Its location was strategic for viewing by everyone leaving the basilica. Those who used the main route passed under the Navicella mosaic while the rest saw it across the courtyard. Initially, the artwork was on the Santa Maria Tower, which was an important chapel. Unfortunately, the mosaic underwent destruction in the sixteenth and seventeenth century. Constantine's building was brought to the ground before the construction of the new St Peter’s Basilica. However, that was not the end of the road for the mosaic. Giotto’s masterpiece was reconstructed, and a copy of the mosaic is still hanging above the central entrance of the church although it is only a fragment of the original.

Navicella means little ship and the artwork depicts a scene of Peter walking on water according to the gospel of St Mathew. The Navicella was set-up with a backdrop of stormy sea waters with the apostles overcome by waves. The upper right and left of mosaic illustrate the strong winds depicted by the wind gods. The boat sails bellows due to the strong wind. Towards the foreground, you can see Christ unshaken by the storm and remains upright. Giotto depicts the apostles as terrified of the scene unfolding. Peter is slowly sinking and looks to Jesus for support. On the foreground, Giotto included a man fishing, which was claimed by Vasari to be a self-portrait of Giotto. However, the fisherman shows the mission of the apostles to go out and make disciples.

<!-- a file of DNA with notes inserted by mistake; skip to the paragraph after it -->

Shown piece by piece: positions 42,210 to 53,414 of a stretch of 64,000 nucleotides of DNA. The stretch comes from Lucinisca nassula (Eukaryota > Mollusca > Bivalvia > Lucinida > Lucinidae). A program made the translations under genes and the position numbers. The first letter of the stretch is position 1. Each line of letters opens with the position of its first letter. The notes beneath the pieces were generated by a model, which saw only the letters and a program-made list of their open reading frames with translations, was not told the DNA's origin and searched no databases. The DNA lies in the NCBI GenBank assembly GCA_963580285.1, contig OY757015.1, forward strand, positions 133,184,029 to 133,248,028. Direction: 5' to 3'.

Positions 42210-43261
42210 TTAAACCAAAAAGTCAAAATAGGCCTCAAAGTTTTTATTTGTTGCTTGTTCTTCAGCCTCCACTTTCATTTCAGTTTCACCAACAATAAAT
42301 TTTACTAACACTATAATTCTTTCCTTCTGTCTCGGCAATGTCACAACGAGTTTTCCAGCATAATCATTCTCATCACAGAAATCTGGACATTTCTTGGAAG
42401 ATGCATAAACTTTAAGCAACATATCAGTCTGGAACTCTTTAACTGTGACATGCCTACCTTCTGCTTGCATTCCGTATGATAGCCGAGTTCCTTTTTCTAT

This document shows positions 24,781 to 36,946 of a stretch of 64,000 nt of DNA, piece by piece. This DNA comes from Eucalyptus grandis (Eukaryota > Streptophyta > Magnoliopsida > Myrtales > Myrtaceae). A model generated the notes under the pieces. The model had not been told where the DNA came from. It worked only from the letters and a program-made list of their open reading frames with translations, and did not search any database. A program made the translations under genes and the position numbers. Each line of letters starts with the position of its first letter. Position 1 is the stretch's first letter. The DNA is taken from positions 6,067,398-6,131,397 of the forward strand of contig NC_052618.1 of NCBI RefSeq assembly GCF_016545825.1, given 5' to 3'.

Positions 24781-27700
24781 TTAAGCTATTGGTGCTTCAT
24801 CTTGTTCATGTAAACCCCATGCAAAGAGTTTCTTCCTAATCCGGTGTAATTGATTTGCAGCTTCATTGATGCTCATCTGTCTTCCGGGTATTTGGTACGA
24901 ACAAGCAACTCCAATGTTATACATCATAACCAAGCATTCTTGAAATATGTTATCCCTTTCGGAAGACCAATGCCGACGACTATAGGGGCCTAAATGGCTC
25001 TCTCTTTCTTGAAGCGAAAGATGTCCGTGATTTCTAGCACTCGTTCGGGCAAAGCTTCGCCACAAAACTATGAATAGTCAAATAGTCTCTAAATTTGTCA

The artwork also had a portrait of Cardinal Jacopo Stefaneschi (an act of gratitude for commissioning the work) and an inscription of the verse from Mathew. The Navicella mosaic has been an icon of faith in the church viewed by the congregation as they leave the church. Navicella was a giant rectangular artwork, which could be seen from a distance. It was measured at 13.5 by 9.5 metres on an uninterrupted surface. People were impressed with the accurate representation of the seascape and the dramatic effect of the looming storm. The brightness of the mosaic induced a reaction from the congregants. Throughout history, the masterpiece was destroyed. The movement led to significant losses, and the demolition of the church had adverse effects on the original Navicella.

At first, the inscription disappeared, and due to weather and the consequent demolitions, only two pieces of the original masterpiece survived. The fragments were two figures of angels. One is found in the Vatican while the other was moved to the St Peters church in Boville Ernica. The pieces were restored in paint and hang inside the church to protect it from the weather.